Review – SEASON: A Letter to the Future

Season: A Letter to the Future, an indie title from Scavengers Studio, is a beautifully told journey of internal and external discovery. Look, I totally get it. I really do. We’ve been there, right? We’ve all Gone Home at some point. We are all aware of What Remains of Edith Finch. Artistic indies about self-discovery are nothing new anymore, but if we didn’t enjoy those more calming titles, those tiny oases of calm, then we wouldn’t be in this review. Right?

SEASON: A Letter to the Future Protagonist

Who are you?

Starting your literal journey is where SEASON: A Letter to the Future kicks off. A season is coming to an end. Not a season of a year, but a season of a life, or many. An ending of one decades-long period of time, punctuated by a cataclysmic event. Giving birth to something new. You take this season’s looming end as a reason to explore and document all you find, record the people you talk to, and to capture life before it’s gone. You allow yourself to do this, and to vault your findings for future seasons.

Talking, exploring, documenting, and recording isn’t just my simplification of the story, it IS the entirety of the gameplay mechanic. You begin in Caro village, your home. After learning the basics of conversing, viewing items, and capturing photographs and audio recordings, you mount your bicycle and head out into the big unknown expanse. You make your way through towns and villages, seeing remnants of seasons past and meeting people to talk with, cataloging it all.

SEASON: A Letter to the Future Changing Seasons

To everything (turn, turn, turn) There is a season (turn, turn, turn)

Some items and settings prompt you to learn more, beckoning you to come close with a button prompt. Many more are simply there waiting to be discovered, or not, by a passer-by taking out their camera or recorder in hopes to capture an intriguing tale from a random point of interest. If SEASON: A Letter to the Future is about nothing else, it is about unforced discovery. Like a diary, its pages are as full as you want them to be.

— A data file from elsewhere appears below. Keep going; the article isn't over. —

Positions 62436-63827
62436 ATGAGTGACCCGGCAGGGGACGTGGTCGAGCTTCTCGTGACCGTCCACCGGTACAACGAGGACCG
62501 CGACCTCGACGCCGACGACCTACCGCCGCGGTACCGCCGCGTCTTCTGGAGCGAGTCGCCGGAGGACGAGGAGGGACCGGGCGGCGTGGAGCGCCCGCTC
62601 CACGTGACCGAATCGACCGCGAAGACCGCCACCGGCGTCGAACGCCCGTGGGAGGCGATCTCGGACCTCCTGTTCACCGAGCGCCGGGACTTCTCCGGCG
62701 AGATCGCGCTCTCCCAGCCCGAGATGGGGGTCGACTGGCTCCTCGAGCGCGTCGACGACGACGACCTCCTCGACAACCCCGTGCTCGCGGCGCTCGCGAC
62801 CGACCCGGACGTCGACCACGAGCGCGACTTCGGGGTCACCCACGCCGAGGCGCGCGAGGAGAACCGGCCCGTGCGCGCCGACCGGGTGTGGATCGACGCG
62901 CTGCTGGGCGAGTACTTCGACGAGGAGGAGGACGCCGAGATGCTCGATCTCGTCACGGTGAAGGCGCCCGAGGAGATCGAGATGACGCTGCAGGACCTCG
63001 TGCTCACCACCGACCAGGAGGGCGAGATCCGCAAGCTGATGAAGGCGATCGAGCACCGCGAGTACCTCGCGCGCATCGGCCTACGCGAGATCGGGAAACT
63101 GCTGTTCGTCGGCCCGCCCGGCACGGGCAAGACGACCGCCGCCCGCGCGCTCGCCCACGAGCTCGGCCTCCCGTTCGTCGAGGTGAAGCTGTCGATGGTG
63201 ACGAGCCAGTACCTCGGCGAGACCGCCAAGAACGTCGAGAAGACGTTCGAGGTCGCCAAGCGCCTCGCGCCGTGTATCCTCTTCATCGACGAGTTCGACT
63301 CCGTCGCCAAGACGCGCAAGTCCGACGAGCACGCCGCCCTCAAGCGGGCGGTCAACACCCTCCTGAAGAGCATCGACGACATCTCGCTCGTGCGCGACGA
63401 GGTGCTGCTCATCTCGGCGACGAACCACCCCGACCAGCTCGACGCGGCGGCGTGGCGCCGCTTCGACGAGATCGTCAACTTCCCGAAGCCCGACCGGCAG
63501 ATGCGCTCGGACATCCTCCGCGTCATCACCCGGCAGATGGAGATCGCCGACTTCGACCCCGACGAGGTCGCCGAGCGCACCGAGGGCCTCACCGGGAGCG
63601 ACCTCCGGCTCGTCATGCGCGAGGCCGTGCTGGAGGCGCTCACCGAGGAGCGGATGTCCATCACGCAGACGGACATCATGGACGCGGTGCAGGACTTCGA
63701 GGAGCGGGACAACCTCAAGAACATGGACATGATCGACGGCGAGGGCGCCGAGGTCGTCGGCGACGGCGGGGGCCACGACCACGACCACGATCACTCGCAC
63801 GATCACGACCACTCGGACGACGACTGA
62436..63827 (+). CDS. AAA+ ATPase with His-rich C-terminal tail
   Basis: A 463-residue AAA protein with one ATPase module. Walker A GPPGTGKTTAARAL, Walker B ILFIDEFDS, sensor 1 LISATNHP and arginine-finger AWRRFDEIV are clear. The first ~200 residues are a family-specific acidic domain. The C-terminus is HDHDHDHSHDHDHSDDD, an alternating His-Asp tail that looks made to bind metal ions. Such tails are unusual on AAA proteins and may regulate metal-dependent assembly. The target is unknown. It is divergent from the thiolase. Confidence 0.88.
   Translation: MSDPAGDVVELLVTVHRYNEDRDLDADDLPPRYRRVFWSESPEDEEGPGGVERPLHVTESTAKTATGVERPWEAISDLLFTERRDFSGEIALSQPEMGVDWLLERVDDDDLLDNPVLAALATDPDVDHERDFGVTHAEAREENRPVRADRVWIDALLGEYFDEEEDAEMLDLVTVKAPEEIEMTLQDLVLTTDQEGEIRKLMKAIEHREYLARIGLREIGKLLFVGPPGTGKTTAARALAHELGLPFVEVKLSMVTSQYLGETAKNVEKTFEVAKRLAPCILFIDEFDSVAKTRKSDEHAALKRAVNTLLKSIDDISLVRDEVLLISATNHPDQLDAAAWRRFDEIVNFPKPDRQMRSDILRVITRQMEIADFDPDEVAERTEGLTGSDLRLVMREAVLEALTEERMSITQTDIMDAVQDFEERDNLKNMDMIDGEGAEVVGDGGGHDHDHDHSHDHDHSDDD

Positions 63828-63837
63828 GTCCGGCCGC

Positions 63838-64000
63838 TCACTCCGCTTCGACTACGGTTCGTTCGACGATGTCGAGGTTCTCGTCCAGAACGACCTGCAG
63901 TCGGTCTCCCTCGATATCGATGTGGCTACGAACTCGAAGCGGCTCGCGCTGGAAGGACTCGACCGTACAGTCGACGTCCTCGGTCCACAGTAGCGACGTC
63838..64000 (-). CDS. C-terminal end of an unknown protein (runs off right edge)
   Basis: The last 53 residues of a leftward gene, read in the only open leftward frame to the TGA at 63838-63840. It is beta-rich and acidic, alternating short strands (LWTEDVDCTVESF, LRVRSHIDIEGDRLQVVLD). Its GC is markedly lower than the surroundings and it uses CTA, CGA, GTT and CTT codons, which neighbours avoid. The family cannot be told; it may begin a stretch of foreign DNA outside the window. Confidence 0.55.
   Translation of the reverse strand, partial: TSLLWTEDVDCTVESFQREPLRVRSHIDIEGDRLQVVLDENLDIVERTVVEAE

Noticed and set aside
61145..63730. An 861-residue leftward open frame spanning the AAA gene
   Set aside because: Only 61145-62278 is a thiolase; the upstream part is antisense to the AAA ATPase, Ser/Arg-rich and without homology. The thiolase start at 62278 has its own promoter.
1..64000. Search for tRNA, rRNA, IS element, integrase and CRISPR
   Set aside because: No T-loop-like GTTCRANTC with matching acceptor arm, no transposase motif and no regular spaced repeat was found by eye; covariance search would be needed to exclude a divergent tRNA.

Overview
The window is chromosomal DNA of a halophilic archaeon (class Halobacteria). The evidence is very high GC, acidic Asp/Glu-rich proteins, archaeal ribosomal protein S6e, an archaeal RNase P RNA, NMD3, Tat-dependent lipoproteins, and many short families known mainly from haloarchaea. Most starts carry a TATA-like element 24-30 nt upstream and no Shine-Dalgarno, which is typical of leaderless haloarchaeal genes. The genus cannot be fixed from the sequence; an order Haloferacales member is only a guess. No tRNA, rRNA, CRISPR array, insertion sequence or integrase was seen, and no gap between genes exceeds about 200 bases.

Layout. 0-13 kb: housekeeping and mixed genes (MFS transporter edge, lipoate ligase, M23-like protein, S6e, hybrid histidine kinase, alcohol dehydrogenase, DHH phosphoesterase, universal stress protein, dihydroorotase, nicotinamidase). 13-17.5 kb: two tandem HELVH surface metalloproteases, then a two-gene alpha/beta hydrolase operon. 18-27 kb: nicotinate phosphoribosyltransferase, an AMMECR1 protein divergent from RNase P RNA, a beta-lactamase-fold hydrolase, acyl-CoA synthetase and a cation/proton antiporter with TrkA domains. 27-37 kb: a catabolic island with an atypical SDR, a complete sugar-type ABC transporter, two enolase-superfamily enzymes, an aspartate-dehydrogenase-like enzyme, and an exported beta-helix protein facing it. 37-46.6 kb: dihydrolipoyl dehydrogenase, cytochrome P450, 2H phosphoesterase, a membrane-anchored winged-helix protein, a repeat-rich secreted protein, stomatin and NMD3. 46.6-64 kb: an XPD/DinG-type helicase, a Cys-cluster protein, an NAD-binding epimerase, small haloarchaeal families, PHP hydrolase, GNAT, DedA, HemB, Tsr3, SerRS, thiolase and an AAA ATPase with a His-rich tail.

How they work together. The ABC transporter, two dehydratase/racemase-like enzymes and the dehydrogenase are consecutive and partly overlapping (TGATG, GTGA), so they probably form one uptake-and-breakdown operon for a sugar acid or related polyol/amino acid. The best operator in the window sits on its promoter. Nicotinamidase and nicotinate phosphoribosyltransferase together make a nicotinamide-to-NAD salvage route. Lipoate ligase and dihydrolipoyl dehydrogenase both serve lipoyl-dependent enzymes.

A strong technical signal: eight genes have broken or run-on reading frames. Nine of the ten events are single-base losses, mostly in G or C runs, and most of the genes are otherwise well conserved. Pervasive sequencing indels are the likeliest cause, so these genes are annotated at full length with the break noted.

Graphically, SEASON: A Letter to the Future is stunning in its basic watercolor presentation. Every object is two to three colors: its color and its shaded color. Wind breathes through the grass, and sunsets dance across a lake’s wide breadth. Equally as basic in premise, but fantastic in presentation, is its use of ambient sound, where the game truly lives. A creek, a sheep, a toad, wind chimes; the world breathes all around you. It’s always subtle but doing just enough to attract your attention. Each character you meet, other than yourself, has a voice. Not just figuratively. This was the right call, as it makes the world feel like it has a story for you. Removing your own voice highlights that it is the world’s story that’s worth hearing.

SEASON: A Letter to the Future Diary

Just one of the peculiarities to discover within the game.

Gameplay is where SEASON: A Letter to the Future may lose most people. Its bicycle mechanic can begin to be more of an obstacle, than a feature. When it isn’t a biking sim, it is a walking sim. The game is entirely about self-exploration and understanding. It is an indie art house type of game, which isn’t attractive to some.

Describing SEASON: A Letter to the Future to a colleague, their reply was, “sounds boring”, and that is totally fair. In description, it does sound boring, but it is so in the same way that a puzzle is boring. Watching someone hunt for pieces and slowly make progress can be boring, but not nearly so for the person putting it together. Looking for a piece where there may or may not be one, discovering that one you need, figuring out how the picture forms, building snapshots of key areas that later become this bigger world. That is Season‘s sweet spot. That’s its letter to the future.

Graphics: 8.0

Simple, but beautiful, rendered environments and color palette.

Gameplay: 7.0

Limited to conversations, open hub exploration, and discovery, but does these very well. At a certain point, bike riding detracts more than it adds.

Sound: 8.5

Fantastic use of ambient sound. Subtle and limited, but does just enough to attract your eye and pull you towards it.

Fun Factor: 7.0

Akin to a puzzle. You aren’t going to be amazed when you put the controller down, but you are going to be satisfied with the time put in, and the picture now in front of you.

Final Verdict: 7.5

SEASON: A Letter to the Future is available now on PS5, PS4, and PC.

Reviewed on PS5.

A copy of SEASON: A Letter to the Future was provided by the publisher.